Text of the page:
Raspberry Pi CNC - Quick Start Guide

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Overview

The Raspberry Pi CNC board is a simple board that plugs into a Raspberry Pi and turns a Raspberry Pi into a useful little CNC machine controller. (Credit to the GRBL, Arduino, Raspberry Pi and all the wonderful projects on the internet)

A basic understanding of the following is needed... (There are many tutorials online covering these topics):

  • Raspberry Pi systems
  • Arduino Hardware / Serial Interfaces
  • Basic computer skills
  • GRBL g-code interpreter

What you will need to get started

  • Raspberry Pi CNC Board/Hat
  • Raspberry Pi B+ / Raspberry Pi 2 or 3 (Raspberry Pi with 20x2 pin header) + accessories like screen, keyboard, mouse.....
  • 8GB or Bigger Micro SD Card or bigger. (Internet connection to download the pre-made Raspberry Pi Image)
  • CNC Hardware - This will not be covered in this wiki but includes things like Stepper Motors+ Pololu Drivers, Linear rails and all the mechanical bits.

Download the pre-configured Raspberry Pi image

Raspberry Pi's run a full blown Operating system from it's on board SD card. Pre-configured SD card images are available to speed up the setup process. For this project we created a new image that includes a bunch of applications that can interact with the Raspberry Pi CNC board.

Included software:

  • Standard Raspberry Pi Jesse Image.
  • bCNC : A python based user interface application for controlling GRBL Boards.
  • CNC.js : A nodeJS web based interface for controlling GRBL boards.
  • Added extras's : MiniCom,XRDP and NodeJS

To install the image follow the standard process as documented by the Raspberry Pi website : Raspberry Pi - INSTALLING OPERATING SYSTEM IMAGES

Download Raspberry Pi CNC User Interface SD Card Image

Install the Raspberry Pi CNC board while waiting for the download

  1. Start by attaching the copper spacers to the Raspberry Pi. Depending on the board there will be 3 or 4 spacers.
    PiWithSpacersLoose.JPG
    Do not over tighten the screws.
    PiWithSpacersInstalled.JPG
  2. Plug the Raspberry Pi CNC board into the Raspberry Pi. The pin connector should be aligned properly.
    AlignConnector.JPG
    When aligned the mounting holes connecting the Raspberry Pi CNC board should align with the spacers screw holes.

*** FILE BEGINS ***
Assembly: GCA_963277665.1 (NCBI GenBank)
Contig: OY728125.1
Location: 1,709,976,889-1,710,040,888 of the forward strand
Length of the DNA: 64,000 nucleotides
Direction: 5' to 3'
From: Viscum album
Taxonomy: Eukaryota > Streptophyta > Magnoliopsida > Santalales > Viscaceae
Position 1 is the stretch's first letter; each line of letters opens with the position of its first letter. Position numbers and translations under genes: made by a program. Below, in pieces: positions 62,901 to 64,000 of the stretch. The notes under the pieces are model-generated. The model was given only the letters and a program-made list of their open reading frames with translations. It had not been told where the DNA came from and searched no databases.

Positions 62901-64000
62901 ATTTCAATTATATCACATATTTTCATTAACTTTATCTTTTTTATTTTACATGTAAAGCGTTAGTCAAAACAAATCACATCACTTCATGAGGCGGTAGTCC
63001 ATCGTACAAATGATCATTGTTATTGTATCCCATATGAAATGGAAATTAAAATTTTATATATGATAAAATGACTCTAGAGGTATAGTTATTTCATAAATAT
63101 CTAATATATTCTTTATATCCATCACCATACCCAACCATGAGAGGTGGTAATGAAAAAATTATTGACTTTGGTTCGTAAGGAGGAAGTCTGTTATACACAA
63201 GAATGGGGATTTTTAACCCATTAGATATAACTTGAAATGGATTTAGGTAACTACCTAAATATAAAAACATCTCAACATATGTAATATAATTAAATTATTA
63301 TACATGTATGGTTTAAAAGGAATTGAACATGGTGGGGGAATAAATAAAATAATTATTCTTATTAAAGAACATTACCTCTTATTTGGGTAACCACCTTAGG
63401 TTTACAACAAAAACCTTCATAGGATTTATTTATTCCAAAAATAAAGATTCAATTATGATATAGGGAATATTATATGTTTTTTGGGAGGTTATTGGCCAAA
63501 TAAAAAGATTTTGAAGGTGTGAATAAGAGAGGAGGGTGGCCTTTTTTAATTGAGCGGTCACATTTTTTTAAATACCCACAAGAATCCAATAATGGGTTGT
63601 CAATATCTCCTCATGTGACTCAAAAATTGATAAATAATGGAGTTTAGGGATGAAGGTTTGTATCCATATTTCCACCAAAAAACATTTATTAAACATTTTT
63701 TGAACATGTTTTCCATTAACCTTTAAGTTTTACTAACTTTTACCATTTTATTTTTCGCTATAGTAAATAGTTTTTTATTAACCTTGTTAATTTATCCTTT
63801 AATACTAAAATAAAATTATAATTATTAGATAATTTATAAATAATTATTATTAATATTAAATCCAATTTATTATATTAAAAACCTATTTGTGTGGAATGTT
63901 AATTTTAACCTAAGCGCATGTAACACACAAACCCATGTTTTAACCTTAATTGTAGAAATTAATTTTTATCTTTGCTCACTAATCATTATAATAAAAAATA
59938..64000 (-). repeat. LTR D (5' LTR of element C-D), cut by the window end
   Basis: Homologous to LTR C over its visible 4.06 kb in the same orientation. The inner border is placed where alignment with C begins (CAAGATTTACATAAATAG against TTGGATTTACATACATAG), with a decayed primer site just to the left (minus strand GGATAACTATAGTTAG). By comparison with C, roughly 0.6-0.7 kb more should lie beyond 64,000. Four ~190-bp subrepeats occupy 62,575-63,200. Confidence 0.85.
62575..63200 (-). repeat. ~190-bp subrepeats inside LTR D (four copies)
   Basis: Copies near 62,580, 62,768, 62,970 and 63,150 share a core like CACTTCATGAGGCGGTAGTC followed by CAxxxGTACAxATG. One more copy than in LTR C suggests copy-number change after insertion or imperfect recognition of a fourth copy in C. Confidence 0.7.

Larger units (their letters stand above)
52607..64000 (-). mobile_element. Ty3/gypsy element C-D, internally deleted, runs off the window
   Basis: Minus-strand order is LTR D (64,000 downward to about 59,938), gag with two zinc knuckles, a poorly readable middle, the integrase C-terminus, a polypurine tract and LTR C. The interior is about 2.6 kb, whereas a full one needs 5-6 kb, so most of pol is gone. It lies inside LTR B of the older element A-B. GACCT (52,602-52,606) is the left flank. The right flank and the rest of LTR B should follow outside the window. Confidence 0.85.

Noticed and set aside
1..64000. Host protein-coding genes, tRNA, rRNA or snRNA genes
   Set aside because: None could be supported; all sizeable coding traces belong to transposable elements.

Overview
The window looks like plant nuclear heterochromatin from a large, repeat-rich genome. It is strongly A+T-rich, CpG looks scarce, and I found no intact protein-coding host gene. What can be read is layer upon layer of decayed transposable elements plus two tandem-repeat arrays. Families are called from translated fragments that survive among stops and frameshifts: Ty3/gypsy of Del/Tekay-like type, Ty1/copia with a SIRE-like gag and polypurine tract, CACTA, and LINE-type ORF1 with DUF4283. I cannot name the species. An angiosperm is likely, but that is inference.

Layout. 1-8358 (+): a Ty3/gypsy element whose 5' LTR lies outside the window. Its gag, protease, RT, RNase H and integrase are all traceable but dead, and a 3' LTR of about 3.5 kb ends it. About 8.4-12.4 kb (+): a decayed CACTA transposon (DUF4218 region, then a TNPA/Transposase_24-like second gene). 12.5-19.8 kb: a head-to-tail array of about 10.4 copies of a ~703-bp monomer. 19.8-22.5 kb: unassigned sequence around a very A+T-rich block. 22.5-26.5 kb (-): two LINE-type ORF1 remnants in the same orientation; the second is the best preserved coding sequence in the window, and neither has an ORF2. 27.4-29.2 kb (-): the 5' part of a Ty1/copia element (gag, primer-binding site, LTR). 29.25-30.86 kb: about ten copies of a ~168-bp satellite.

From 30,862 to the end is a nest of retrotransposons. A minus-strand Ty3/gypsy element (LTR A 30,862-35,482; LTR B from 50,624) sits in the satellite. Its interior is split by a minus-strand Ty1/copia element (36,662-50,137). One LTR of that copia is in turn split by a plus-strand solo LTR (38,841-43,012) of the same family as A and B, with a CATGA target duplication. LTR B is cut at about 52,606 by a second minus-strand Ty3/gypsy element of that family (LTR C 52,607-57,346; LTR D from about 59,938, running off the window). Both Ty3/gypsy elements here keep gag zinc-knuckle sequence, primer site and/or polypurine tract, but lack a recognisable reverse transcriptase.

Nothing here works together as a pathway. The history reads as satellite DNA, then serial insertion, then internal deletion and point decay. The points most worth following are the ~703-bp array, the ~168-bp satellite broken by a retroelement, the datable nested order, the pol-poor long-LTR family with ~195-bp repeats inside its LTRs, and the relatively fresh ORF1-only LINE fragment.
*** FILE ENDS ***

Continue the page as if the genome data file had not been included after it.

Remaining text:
AlignScrewHole.JPG
  3. Screw the Raspberry Pi CNC board in place.
    PiScrewedIn.JPG

G-Code Senders


Command Line interface

This might seem hard but it is actually the fastest way to get started.

Included with the Raspberry Pi image is a small command line app called Minicom . It's a capable Serial terminal application and will be used to connect to the GRBL from a terminal window.

  1. Start by opening a new Terminal Window.
  2. Open Minicom in setup mode.
    Minicom start
  3. Scroll down to "Serial port setup" with the arrow keys and press enter.
  4. A Raspberry Pi's hardware serial port is linked to device "/dev/ttyAMA0" and GRBL works at a baud rate of "115200 8N1".
    Serial Setup
  5. Press enter to exit the "Serial port setup" menu and arrow down to "Save setup as dfl". Then down to exit to switch to command mode.
  6. If all goes well you will get a window like this :
    Serial Setup
  7. To get a reaction from GRBL press "?". This will return the current machine position :
    Serial Setup
  8. To exit from Minicom press "Ctrl+A" then "Z" then "Q" then Enter.



Playing with bCNC

  1. On the Raspberry Pi desktop there is a shortcut for bCNC. Double click on it to start bCNC.
    BCNC Shortcut.png
  2. Once bCNC has loaded it will open in an disconnected state like this :
    BCNC Started.png
  3. Click on the Open button to connect to GRBL :
    BCNC Click on open.png
  4. bCNC should now say Connected :
    BCNC Connected.png
  5. To move the machine around, click on the Control tab at the top and use the arrow buttons to move the machine around.
    BCNC Send Commands.png

This was a very quick introduction into using bCNC. For information on doing more advanced work refer to the bCNC Wiki Page


Playing with CNC.js

CNC.js is a web-based interface for GRBL. It hosts a webpage on the Raspberry Pi that can be accessed from a browser by any computer that's on the same network as the Raspberry Pi.

  1. To start the CNC.js service click on the CNC.js shortcut(Only do this once as it needs time to start-up) on the Raspberry Pi desktop.
    Cncjs shortcut.png
  2. A terminal window running the CNC.js server should pop-up and looks like this.
    Cncjs terminal window.png
  3. You will need the IP of the Raspberry Pi to connect to CNC.js . The easiest way to do this is by running the ifconfig command. In my case my IP was 192.168.1.10
    GetIP.png
  4. On a remote computer that is connected to the same local network as the Raspberry Pi open a Chrome Browser and in the address bar enter the Raspberry Pi's IP address with the port number of 8000 added at the end - "192.168.1.10:8000"
    Cncjs link.png
  5. Then all you need to do is open the hosted webpage.
    Cncjs connecting to grbl.png
  6. To move the machine, click on the arrow buttons on the right of the screen.
    Cncjs moving grbl.png

This was a very quick introduction into using CNC.js. For information on doing more advanced work refer to the CNC.js website.

Links and extra reading

  • Raspberry Pi CNC - Electronic circuit that connects a Raspberry, GRBL , Stepper Drivers , Steppers.
  • Raspberry Pi - Small Credit Card size computer.
  • Arduino - Magic device that connects to sensors and computers.
  • GRBL - GCode Interpreter that runs on an Arduino(Atmel ATMEGA328) Micro-controller
  • bCNC - Python Based GCode sender that connects to GRBL
  • CNC - Webbased GCode sender that connects to GRBL